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Performing Hard Failover

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    Hard failover can be used to take a node out of a cluster, when the node has become unresponsive.

    HTTP Method and URI

    POST /controller/failOver

    Description

    When a node has become unresponsive, and active vBuckets have thereby become unavailable for the serving of data, hard failover should be used to take the unresponsive node out of the cluster.

    During hard failover, the Cluster Manager promotes replica vBuckets to active status on the remaining cluster-nodes. A revised cluster-map is then communicated to all clients. When hard failover is complete, no further attempts are made to access vBuckets on the failed-over node, but the node has not yet been fully taken out of the cluster. The cluster is at this point considered to be in a degraded state, in terms of availability; as it now contains a reduced number of replica vBuckets, and may lack resources for handling a further node-outage. Rebalance should therefore be performed.

    Hard failover should not be used as part of regular, planned maintenance activities that can be conducted with all cluster-nodes available. For information, see Failover.

    Curl Syntax

    curl -v -X POST -u <username>:<password>
      http://<ip-address-or-hostname>:<port>/controller/failOver
      -d [otpNode=node_1@<hostname>]
      -d allowUnsafe=< true | false >

    The value of each specified otpNode parameter must be the name of a node that will be hard-failed over.

    The value of allowUnsafe must be either true or false (which is the default); indicating whether or not hard failover should be attempted in unsafe mode. For information, see Hard Failover in Default and Unsafe Modes.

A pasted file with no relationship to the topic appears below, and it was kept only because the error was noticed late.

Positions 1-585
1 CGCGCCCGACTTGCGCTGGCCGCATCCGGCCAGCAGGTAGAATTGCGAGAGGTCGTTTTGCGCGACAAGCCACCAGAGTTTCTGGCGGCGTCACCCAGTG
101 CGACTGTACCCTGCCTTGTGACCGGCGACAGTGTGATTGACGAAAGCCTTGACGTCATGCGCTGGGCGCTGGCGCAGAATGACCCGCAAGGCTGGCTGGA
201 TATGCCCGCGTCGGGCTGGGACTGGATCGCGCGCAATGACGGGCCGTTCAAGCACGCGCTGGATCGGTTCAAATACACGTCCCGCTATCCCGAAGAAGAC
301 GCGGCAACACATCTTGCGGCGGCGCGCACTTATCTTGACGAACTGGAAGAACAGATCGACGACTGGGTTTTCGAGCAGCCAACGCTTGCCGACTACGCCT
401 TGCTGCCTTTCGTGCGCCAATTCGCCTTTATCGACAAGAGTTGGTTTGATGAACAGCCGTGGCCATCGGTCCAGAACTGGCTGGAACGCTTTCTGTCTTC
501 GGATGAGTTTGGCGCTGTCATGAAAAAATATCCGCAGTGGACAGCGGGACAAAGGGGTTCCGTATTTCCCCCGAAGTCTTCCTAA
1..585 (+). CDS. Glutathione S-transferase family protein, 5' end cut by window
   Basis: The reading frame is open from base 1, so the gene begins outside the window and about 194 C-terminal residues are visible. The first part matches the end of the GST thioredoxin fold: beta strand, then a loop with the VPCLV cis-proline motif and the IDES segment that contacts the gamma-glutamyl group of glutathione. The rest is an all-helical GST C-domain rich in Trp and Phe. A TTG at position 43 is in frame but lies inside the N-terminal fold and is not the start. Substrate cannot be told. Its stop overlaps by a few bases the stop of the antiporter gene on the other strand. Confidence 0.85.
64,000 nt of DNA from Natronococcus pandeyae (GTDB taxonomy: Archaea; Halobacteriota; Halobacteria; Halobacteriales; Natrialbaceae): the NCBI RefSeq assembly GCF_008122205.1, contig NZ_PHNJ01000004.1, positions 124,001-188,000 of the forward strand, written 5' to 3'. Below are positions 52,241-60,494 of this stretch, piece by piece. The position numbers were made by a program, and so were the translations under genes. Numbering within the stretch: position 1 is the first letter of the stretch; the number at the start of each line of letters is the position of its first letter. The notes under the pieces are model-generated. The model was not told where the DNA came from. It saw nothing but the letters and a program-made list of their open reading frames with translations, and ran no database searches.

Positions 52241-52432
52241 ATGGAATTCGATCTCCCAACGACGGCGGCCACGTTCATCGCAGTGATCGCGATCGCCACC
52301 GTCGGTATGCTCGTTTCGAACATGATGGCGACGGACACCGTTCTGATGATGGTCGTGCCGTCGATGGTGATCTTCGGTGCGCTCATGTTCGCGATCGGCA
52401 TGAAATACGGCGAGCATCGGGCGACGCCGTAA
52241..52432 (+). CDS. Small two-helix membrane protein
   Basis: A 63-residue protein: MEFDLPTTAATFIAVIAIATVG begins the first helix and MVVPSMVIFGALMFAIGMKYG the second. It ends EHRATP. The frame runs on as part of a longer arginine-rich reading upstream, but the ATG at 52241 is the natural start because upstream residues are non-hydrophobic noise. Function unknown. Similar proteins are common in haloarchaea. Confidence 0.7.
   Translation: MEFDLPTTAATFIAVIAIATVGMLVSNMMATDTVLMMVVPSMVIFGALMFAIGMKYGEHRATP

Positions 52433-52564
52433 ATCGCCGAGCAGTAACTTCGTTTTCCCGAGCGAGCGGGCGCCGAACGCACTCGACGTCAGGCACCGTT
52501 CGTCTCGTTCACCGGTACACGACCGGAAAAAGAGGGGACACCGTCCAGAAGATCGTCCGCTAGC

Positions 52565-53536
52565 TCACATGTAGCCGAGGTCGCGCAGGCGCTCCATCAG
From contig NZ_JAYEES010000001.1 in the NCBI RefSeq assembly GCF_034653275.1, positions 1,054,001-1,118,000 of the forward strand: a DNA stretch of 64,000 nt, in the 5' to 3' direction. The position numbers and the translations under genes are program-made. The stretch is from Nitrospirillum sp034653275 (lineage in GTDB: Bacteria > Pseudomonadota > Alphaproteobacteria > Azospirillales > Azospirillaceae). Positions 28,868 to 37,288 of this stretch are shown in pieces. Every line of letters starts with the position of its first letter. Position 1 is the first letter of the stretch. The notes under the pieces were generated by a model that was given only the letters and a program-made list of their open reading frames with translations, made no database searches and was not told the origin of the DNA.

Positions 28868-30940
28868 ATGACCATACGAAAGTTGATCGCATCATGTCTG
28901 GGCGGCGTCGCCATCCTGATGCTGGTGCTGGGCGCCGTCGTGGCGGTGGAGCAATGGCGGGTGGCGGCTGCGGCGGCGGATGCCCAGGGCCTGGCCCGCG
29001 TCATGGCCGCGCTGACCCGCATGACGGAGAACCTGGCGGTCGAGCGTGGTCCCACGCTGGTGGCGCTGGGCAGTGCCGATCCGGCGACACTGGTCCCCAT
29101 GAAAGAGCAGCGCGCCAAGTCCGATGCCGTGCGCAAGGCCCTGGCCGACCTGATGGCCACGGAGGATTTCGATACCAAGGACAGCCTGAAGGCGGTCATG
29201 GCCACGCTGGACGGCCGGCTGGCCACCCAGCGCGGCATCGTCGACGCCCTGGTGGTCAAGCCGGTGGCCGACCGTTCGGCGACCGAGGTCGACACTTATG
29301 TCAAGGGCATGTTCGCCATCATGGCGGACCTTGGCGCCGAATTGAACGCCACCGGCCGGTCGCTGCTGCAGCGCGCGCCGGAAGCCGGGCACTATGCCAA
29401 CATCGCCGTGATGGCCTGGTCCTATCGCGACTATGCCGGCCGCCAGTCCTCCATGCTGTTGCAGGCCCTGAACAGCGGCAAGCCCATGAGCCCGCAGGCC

Responses

    Success returns 200 OK.

    Incorrectly specifying the target cluster returns Failed to connect. Incorrectly specifying the URI returns a 404 Object Not Found error, and a Requested resource not found notification.

    Specifying an unknown server to be failed over returns a 400 Bad Request notification, and an error message such as the following: Unknown server given: ["ns_1@10.143.201.106"].

    Failure to authenticate returns a 401 Unauthorized notification.

    Examples

    The following curl statement performs a hard failover of node 10.142.180.102 from a cluster identified as 10.142.180.1.

    curl -v -X POST -u Administrator:password \
    http://10.142.180.1:8091/controller/failOver \
    -d 'otpNode=ns_1@10.142.180.102'

    The following performs a hard failover of nodes 10.142.180.102 and 10.142.180.103 from a cluster identified as 10.142.180.1. Note that multi-node failover is always hard failover.

    curl -v -X POST -u Administrator:password \
    http://10.142.180.1:8091/controller/failOver \
    -d 'otpNode=ns_1@10.142.180.102' \
    -d 'otpNode=ns_1@10.142.180.103'

    The following performs an unsafe, hard failover of nodes 10.142.180.102 and 10.142.180.103 from a cluster identified as 10.142.180.1.

    curl -v -X POST -u Administrator:password \
    http://10.142.180.1:8091/controller/failOver \
    -d otpNode=ns_1%4010.142.180.102\&otpNode=ns_1%4010.142.180.103 \
    -d allowUnsafe=true

    See Also

    For a general introduction to failover, see Failover. For specifics related to hard failover, including safe and unsafe modes, see Hard Failover. For information on managing different kinds of failover with UI, CLI, and the REST API, see Fail a Node Over and Rebalance. For information on unsafe hard failover, see Hard Failover in Default and Unsafe Modes.